Should pharmacists stock homeopathic products?

There has been recent debate in AusPharmList about this topic which has also involved a discussion of their regulation.

Currently, any homoeopathic preparation that is more dilute than a one thousand fold dilution of a mother tincture (i.e. 4x or greater), and is not required to be sterile, is exempt from TGA GMP requirements and also from listing on the Australian Register of Therapeutic Goods (ARTG).

The historical basis for these exemptions dates back to the development and implementation of the current Regulations, when it was considered that homoeopathic preparations did not present a significant health risk to the general public, and hence minimal regulation was appropriate. However, this has meant that homeopathic products are not subject to the same level of post-market scrutiny that applies to other low risk medicines.

Exemption from TGA regulation has seen the marketing of purported homeopathic products such as homeopathic somatropin and homeopathic melatonin and marketing claims that are inconsistent with TGA evidence guidelines (a homeopathic product may claim that it is in accord with the homeopathic tradition (if it is) but this cannot and should not be converted to a claim for efficacy).

Increased regulation of homeopathic products (and better public education) has been proposed by numerous expert committees since 2003. It has yet to eventuate despite a TGA paper recommending specific changes in 2008. Most recently, the TGA have said they are awaiting the final NHMRC report on homeopathy (the draft report was released for public consultation from 9 April to 2 June 2014).

The other regulatory problem is the TGA’s lack of effective penalties for advertising claims that breach the Therapeutic Goods Advertising Code.  Companies often refuse to comply with “requests” by the Complaint Resolution Panel (CRP) for removal of claims (and the publication of retractions) when complaints have been upheld. The CRP then refers these complaints to the TGA who conduct their own assessment of the complaint and, when upheld, “order” the company to comply.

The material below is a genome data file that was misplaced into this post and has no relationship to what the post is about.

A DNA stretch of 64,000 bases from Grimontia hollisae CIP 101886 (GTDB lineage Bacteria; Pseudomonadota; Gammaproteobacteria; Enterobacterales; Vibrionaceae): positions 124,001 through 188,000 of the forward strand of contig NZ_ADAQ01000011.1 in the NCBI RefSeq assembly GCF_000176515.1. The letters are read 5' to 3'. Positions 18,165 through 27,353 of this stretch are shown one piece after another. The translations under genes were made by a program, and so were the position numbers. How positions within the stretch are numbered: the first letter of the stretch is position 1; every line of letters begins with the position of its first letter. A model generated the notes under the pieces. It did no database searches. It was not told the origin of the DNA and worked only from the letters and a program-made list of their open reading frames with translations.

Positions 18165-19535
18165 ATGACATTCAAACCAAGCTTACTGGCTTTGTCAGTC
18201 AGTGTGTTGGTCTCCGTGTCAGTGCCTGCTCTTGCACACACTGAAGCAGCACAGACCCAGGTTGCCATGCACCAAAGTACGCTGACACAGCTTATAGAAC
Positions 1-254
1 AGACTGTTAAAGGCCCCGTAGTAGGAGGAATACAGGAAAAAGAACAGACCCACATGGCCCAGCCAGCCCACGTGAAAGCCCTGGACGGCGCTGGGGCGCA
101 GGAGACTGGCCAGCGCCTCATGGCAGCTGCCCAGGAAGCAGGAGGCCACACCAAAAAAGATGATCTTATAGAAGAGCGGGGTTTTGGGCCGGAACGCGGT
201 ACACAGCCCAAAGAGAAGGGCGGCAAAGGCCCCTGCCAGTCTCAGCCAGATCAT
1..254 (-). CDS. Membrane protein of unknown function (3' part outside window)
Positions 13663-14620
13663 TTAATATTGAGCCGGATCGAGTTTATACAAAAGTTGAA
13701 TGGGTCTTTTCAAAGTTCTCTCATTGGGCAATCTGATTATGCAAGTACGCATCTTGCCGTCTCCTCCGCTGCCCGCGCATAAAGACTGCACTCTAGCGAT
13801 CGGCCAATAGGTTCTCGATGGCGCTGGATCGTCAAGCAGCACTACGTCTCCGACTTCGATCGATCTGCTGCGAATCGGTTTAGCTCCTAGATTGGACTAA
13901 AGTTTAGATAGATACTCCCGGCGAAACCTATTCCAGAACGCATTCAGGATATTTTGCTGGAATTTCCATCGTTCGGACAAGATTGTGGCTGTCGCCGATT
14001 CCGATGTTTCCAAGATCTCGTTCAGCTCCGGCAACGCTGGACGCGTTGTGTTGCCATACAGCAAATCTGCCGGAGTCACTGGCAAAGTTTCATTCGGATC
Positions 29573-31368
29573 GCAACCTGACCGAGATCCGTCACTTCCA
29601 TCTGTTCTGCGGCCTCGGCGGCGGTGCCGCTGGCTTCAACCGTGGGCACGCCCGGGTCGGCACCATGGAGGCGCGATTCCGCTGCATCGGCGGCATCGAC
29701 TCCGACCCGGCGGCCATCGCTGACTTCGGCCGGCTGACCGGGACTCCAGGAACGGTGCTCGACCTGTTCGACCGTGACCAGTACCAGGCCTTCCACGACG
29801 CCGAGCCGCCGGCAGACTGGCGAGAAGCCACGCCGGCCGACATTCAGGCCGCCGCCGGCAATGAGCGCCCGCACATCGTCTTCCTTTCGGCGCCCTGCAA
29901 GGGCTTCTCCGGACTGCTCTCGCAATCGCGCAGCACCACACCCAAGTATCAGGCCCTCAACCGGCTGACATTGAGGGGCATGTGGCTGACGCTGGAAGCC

The company can continue to not comply. Another approach by companies is to appeal, first to the Minister and then to the AAT, a process that can take several years. Meanwhile, the offending promotion continues. The final route for complainants is to convince the ACCC to take the offender to court which takes several more years.

For example, a complaint about the promotion of homeopathic immunisation first lodged in 2011 was referred to the TGA by the CRP later that year. The TGA then “ordered” a retraction (which was not complied with in 2012) where upon a complaint was sent to the ACCC who finally got a Federal Court judgement in late 2015. See:

Once again, this problem has been the subject of numerous reports over the last decade. The latest was in May 2013 in which specific recommendations were made to give the TGA more powers. Apparently this report is still being considered by government in light of their de-regulation agenda.

Meanwhile, consumers continue to get taken in by these products. I remain convinced  that an important role for pharmacists is to have the knowledge and the will to provide their customers with the facts about such products.

Whether they should stock them is an ethical decision for individual pharmacist owners and chains and I accept that opinion on this will vary. However, a recent poll (15/04/2014) in Auspharmlist (below) appeared to show that opinion is changing.

AusPharm poll on stocking homeopathic products

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ABC 7:30 report – Should alternative medicines have their government rebate cut?

Regrettably a typical TV short report that provided the opinions of all and could not deal with the key issues in any depth.

Clearly there is a difference between exercise modalities  such as Yoga, Pilates, Tia Chi and therapeutic modalities such as homeopathy and iridology!

The former are sensible (and recommended) preventative health modalities even if there was little evidence from the NHMRC review about their effectiveness in various diseases (which was a different question). See:

The latter have considerable evidence (over a long time) of their ineffectiveness. Hence my concern about lumping them all together with the statement that, “the absence of evidence does not mean that the therapies evaluated do or do not work”.

I go to the local council gym 2-3 times a week for preventative health reasons but there is no private health insurance rebate for that!

I agree with ADAM STANKEVICIUS (CHF): “I think the Government needs to as soon as possible release the report, so that we know exactly what we’re talking about and then we need a good public debate on exactly what it is that’s covered by private health insurance”.

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Federal Court judgement: Homeopathy Plus